The 2010 Brunello is a deep garnet.  Aromas of flowers, spices and cherry are prevalent.  This is juicy, fresh and full bodied on the palate with lots of refined silky tannins.  Well balanced and very impressive.  92-95 points.  

~ The path to Poggio Alle Mura Castle ~


Barbi has been one of my favorite producers for a long time.  I loved their 2001s but they’ve been long gone from the cellar.  Lately they seem to have stumbled a bit with recent vintages,  but with the 2010 they are back on their game.   Located in the western part of the zone, Barbi has sizable production for its estate wine; almost 180,000 bottles.  

2013 Rosso di Montalcino:  This is a nice, soft appealing wine with spicy red fruits and easy going tannins. It’s not up to the level of the 2012 vintage, but it’s solid.  86-88 points .

2010 Brunello di Montalcino:  This is a deep garnet red with large scale about it all.  The aromas are fruit driven but include spices and flowers.  Huge tannins back the huge core of wild cherry fruit. This is substantial and needs time and patience to evolve.  Lovely stuff in the making.  92-94 points

2010 Brunello di Montalcino Vigna del Fiore:  This is not a Riserva, but a single vineyard bottling.  This is everything the estate Brunello is and a bit more.  Juicier, meatier, more purity.  It’s got a long life ahead of it with the fruit, tannin and acids in balance, but very, very noticeable at this point.  Cellar it.  93-96 points. 
~ Failure to launch ~


After visiting with Capanna last year, their 2006 Riserva went immediately into my cellar.  I don’t expect anything less from this wonderful estate’s 2010.   Located very close to the Montalcino Centro, Capanna averages about 30,000-35,000 bottles total production of Brunello. 
2012 Rosso di Montalcino:  Capanna is almost a year behind in the release of their Rosso compared to most wineries.  Patience is worth it.  This is another stunning effort in this vintage.  Flowers, spices, leather and fruit on the nose and palate with good concentration and length. 90-92 points.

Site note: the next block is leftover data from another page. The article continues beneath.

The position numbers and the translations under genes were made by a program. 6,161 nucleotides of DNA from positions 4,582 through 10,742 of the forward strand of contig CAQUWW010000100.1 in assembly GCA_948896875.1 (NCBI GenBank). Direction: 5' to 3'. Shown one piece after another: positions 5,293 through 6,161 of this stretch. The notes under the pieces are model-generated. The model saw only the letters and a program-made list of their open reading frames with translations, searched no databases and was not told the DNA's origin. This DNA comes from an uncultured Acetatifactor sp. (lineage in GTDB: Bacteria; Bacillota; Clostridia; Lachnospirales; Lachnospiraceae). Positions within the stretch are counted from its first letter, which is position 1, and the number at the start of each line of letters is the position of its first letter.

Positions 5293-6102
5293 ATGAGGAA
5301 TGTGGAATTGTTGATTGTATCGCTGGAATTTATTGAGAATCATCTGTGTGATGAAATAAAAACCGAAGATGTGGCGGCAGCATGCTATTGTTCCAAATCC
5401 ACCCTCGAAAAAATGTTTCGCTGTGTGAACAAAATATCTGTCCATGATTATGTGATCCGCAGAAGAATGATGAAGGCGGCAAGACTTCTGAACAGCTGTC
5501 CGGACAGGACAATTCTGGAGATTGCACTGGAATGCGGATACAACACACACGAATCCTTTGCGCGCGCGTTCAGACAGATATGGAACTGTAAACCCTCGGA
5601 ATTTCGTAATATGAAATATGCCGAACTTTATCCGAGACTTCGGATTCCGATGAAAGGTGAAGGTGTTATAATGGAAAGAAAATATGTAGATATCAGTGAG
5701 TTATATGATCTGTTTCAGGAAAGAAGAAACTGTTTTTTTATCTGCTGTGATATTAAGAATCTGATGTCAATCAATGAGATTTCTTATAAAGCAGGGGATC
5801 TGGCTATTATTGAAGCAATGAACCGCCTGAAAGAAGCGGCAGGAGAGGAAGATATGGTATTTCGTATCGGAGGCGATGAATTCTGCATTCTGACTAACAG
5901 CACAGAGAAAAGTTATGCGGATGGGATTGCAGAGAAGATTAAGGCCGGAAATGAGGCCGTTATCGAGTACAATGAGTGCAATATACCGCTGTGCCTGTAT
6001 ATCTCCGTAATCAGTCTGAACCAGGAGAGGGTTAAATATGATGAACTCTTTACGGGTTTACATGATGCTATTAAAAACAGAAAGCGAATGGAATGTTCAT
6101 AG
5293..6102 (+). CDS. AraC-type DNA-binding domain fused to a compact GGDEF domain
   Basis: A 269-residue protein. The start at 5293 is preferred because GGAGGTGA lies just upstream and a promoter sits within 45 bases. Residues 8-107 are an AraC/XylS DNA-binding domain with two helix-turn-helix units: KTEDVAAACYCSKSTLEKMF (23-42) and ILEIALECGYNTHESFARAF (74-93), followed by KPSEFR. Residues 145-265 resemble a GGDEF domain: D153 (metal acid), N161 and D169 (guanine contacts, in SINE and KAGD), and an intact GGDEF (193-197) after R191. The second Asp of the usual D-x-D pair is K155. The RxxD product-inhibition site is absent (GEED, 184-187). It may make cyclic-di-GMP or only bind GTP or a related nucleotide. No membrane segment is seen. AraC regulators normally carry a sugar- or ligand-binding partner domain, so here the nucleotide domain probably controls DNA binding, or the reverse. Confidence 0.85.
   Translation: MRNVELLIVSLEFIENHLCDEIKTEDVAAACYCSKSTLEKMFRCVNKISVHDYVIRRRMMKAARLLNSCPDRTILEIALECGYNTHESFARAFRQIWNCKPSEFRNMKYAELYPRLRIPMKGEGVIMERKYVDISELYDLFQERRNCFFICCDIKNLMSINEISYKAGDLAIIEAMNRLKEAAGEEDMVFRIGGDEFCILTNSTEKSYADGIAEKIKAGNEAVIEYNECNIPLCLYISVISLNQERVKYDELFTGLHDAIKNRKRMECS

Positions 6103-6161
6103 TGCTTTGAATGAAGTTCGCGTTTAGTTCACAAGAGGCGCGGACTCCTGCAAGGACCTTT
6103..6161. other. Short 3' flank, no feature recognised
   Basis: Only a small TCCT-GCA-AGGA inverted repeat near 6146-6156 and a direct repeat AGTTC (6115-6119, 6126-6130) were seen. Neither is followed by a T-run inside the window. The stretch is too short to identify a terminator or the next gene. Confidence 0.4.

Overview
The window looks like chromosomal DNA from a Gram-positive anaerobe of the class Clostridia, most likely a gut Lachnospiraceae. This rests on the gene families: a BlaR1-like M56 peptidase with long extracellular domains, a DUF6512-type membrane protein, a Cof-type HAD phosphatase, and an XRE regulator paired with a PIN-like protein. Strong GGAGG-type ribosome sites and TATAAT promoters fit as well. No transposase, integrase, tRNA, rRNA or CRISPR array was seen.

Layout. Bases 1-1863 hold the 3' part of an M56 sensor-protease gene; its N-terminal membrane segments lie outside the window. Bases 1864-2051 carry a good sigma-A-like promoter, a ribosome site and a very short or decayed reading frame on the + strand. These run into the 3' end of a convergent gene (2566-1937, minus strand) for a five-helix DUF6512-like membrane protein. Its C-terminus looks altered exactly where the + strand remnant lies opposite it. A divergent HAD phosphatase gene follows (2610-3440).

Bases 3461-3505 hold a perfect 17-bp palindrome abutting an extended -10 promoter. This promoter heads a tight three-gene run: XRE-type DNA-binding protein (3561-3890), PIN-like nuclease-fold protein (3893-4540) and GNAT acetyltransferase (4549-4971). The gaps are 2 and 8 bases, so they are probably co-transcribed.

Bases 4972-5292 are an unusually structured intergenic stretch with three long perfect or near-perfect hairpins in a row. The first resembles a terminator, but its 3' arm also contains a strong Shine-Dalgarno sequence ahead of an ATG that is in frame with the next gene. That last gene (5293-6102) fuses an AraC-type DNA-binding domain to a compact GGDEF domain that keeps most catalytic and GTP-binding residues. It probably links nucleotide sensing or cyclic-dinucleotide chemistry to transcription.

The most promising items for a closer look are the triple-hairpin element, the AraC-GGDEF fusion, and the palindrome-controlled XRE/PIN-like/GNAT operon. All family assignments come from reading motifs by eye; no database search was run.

2010 Brunello di Montalcino:  Medium ruby with lively aromas of flowers, spices and fruit. Juicy and fresh on the palate. Not (yet?) to the level of the 2006s but I’m betting it’ll get there.  91-93 points.

~ The 2010 is not officially labeled yet ~

Col d’Orcia

One of the larger producers of Brunello,  for a time in the late 1990’s it seemed this estate had gone off track in terms of style and quality.  New investments and a seemingly fresh philosophy have changed that and Col d’Orcia has been on a roll lately.  Their current releases keep it going. 

2010 Brunello di Montalcino:   Medium ruby and classically styled on both the nose and palate.  Restrained, with crushed cherry and tobacco notes.  Good long finish that isn’t overly tannic.  Impressive.  92-94 points. 

2007 Poggio al Vento Brunello:  This is a single vineyard Riserva that is firing on all cylinders right now. Boisterous on the nose and palate with flowers, nuts. red fruit galore, licorice and fennel… it’s all there and it’s all fresh and vibrant.  Stunning wine.  96-98 points.